Neighborhood care is booming in The Netherlands and Germany. More and more citizens participate in social networks in their neighborhoods to ensure care support. Such shared support compensates for the rise of social, physical, psychological and cognitive shortcomings when aging. Neighborhood care is a clever choice when aging.
With this type of self-organization citizens compensate for the shortcomings of aging and for the shortcomings of public and commercial care services. Particularly given the current health crisis, these initiatives are more than welcome. However, how do you organize neighborhood care?
As ‘customers’ of professional care, we assume a very limited responsibility. Our relation with professional caregivers is simply unequal. Researchers confirm this, and blame the protocols in professional care. There is very little room and time for us, as ‘customers’, to formulate our own specific care needs.
Our personal capacities and wishes are subordinated to the concerns of policies, professionals, and business operations. Research also confirms that we can hardly influence such concerns.
There is also another flaw in our relation with professional caregivers. They rarely contribute to our ability, as caretakers, to remain in control of our own lives. Once winded up in the care system, there is a serious lack of professional confidence in the goals and ambitions of caretakers.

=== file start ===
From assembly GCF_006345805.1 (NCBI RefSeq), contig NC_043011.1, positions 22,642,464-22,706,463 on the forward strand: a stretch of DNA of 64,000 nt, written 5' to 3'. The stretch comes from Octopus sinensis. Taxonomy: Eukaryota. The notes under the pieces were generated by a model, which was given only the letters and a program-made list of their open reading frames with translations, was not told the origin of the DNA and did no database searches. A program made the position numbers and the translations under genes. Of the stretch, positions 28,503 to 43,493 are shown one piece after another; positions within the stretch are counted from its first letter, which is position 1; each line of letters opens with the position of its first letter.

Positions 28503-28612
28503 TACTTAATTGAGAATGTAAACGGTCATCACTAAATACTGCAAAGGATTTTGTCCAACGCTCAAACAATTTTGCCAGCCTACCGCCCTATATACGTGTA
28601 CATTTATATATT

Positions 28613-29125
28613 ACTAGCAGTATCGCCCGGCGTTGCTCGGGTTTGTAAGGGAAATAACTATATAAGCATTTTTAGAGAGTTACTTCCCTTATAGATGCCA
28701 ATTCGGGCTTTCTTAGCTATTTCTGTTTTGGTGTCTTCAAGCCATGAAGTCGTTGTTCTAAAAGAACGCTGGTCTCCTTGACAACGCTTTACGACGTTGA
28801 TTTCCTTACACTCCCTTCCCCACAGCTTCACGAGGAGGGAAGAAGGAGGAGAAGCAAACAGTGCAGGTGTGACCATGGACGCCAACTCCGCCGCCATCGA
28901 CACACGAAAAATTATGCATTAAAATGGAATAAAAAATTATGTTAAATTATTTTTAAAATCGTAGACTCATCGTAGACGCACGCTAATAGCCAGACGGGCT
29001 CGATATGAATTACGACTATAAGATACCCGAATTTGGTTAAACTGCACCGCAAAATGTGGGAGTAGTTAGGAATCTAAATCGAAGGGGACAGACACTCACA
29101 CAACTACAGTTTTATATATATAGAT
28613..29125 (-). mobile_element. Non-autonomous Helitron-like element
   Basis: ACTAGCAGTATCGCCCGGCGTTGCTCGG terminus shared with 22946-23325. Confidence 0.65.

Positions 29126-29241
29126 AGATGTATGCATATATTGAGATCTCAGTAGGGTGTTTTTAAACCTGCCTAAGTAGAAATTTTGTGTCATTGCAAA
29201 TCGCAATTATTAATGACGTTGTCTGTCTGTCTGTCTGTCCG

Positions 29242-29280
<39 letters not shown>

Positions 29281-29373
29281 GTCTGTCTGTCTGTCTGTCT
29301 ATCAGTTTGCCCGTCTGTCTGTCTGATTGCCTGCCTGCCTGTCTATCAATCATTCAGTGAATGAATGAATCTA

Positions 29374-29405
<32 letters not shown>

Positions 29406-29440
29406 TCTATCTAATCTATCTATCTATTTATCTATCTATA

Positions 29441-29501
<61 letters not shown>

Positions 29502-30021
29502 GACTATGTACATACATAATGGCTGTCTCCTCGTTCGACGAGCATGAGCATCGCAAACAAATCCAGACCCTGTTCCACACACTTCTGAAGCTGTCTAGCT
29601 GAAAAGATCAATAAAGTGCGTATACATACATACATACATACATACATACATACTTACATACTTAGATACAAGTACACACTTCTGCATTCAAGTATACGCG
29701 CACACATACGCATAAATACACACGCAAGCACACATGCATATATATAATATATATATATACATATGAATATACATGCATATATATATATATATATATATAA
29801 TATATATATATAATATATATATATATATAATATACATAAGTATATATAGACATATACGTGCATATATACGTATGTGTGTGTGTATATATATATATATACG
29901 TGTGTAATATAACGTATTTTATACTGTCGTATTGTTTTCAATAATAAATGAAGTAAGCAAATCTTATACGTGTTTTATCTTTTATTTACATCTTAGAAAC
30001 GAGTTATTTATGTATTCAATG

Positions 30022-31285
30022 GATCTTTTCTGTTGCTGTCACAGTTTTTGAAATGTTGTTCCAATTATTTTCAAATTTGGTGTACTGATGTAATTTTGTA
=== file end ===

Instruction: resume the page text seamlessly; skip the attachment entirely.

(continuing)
Of course, politicians, policymakers and care professionals have no easy job. They have to balance caring, with business operations, and public and political responsibilities. These are certainly not easy tasks. However, often caregivers overlook the significance of the people they work for.
Why should we make a point of all this? There are no countries in the world where the chance of receiving qualified, formal care is higher than The Netherlands and Germany. Besides, such care generally ends up with the people who most need it.
Moreover, in these countries, the help from the social network (mainly the family) by far exceeds that from the professional network. There is enough reason for politicians, policymakers and professional and family caregivers, to be proud of their achievements. Still neighborhood care is on the rise.
The neighbors run the show
Neighborhood assistance, neighborhood help, neighborhood support, neighborhood care. No matter what you call it: the neighbors run the show. Solidarity between the neighbors is central.
To run the show, also means that the neighbors get to work. Some years ago I made an inventory of the type of activities. They vary a lot and are numerous: from the organization of social contacts and visits to the theater, to mutual social assistance, for instance with shopping and transport services. In the USA there is even a ‘franchise’ like neighborhood concept, called The Village-to-Village Network.
Some of the neighborhood initiatives even purchase collective care services, or organize care consultancy or advocacy. They fight for the rights of the joint participants. It’s obvious that these activities require substantial efforts from the neighbors.
To grow old in your own neighborhood
It is fascinating to see that the activities the neighbors organize, simultaneously, meet a great variety of needs. Such as the need for self-development, the need for social contact, the need to help others, the need for a sense of community, the need for autonomy, and of course the need for assistance.
Together their joint activities enable neighbors, when they grow older, to live independently. In their own home, in their own neighborhood, and as long as possible.